Theoretical research in high temperature superconductivity suggests a strong correlation between the electron systems, copper-oxides, and iron-based superconductors. Theoretically, a strong correlation is considered as a cursed phrase, meaning that reality is far off from all ideal limits, where understanding is easy. Under such conditions, it is meaningless to attempt to gain knowledge about the realistic situation using the knowledge about the simple limits. This reason is partially why the mechanism causing the large pair binding energy in copper-oxide superconductors remains a mystery.

Strongly correlated system can be studied by brute-force using a numerical method called quantum Monte-Carlo simulation. Although this technique is perplexed with the renowned fermion sign problem for most realistic situations. This issue is ultimately related to the Fermi statistics of electrons, i.e., sign is changed by the quantum mechanical wavefunction subsequent to the exchange of two electrons. The low temperature properties of a system comprising various elections cannot be reliably computed in the case of the minus sign problem. Strongly correlated electron problems typically have such fermion sign problem unless the existence of a symmetry to ensure pairing up of minus signs to provide plus sign, i.e. -1 × -1 = + 1.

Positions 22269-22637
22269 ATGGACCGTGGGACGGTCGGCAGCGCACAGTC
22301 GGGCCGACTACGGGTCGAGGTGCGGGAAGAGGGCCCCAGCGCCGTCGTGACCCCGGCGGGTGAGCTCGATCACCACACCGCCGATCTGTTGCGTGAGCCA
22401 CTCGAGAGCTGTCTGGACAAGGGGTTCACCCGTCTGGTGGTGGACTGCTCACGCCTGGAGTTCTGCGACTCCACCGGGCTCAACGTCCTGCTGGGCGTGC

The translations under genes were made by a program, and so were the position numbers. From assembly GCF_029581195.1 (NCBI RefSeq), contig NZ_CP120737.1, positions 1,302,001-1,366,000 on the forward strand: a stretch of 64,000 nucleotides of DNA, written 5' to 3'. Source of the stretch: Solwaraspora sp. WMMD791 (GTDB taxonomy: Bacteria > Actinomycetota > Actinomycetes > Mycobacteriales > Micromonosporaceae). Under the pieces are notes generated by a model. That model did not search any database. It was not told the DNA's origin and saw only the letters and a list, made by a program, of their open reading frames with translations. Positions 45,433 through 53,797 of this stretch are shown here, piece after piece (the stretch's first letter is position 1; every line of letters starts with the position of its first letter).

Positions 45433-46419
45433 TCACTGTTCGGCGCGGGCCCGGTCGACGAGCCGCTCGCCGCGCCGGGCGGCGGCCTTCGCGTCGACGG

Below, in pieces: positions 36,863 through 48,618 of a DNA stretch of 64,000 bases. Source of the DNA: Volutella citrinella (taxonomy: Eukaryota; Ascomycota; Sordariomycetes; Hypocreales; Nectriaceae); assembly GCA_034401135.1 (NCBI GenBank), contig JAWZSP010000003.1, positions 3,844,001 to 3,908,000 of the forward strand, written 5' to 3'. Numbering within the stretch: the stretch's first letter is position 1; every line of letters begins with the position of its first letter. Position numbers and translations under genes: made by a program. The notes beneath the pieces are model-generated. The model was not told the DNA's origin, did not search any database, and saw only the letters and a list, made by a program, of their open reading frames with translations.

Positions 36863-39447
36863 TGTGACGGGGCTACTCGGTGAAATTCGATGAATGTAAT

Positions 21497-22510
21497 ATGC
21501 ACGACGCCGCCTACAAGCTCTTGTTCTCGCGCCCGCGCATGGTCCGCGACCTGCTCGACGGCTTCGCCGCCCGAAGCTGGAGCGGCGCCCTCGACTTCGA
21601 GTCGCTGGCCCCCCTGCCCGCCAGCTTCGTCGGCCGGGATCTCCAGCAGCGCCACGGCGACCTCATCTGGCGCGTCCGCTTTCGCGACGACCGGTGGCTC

For the problem of FeSe/SrTiO3, such a symmetry is realized to exist. This allowed Li et al. to analyze several electron-electron and electron-phonon interactions, which are considered as the potential cause of Cooper pair formation. Determining the interaction that is responsible for electron pairing is called the pairing mechanism problem. Especially, the symmetry of pair wavefunctions and the size of the binding energy were determined by the researchers.

There is a very close similarity between the Cooper pair wavefunction and the molecular wavefunction. This wavefunction is a Cooper pair’s quantum mechanical wavefunction as a function of the relative coordinates between those two electrons. The phase behavior of the pair wavefunction upon rotation of the relative coordinate is referred to as the symmetry of the pair wavefunction. Li et al. made a comparison to experiments and suggested the most likely interaction triggering superconductivity in the absence of the SrTiO3 substrate, using the estimated binding energy and symmetry of the pair wavefunction.

The researchers determined the improvement of the pair binding energy in the presence of the SrTiO3 substrate, caused by the FeSe electron-SrTiO3 phonon interactions, and corroborated that such interaction actually raises Tc considerably. A phase diagram is created using these results, reflecting the enhancement of the Tc by the substrate phonons.

Besides providing insights into the high Tc in FeSe/StTiO3, these results also indicate two individual but cooperative mechanisms that drive the high temperature superconductivity. These findings are expected to provide clues for where to identify other higher temperature superconductors.

According to the researchers, they have carried out "the first numerically-exact sign-problem-free quantum Monte Carlo simulations to study the pairing mechanism in iron-based superconductors."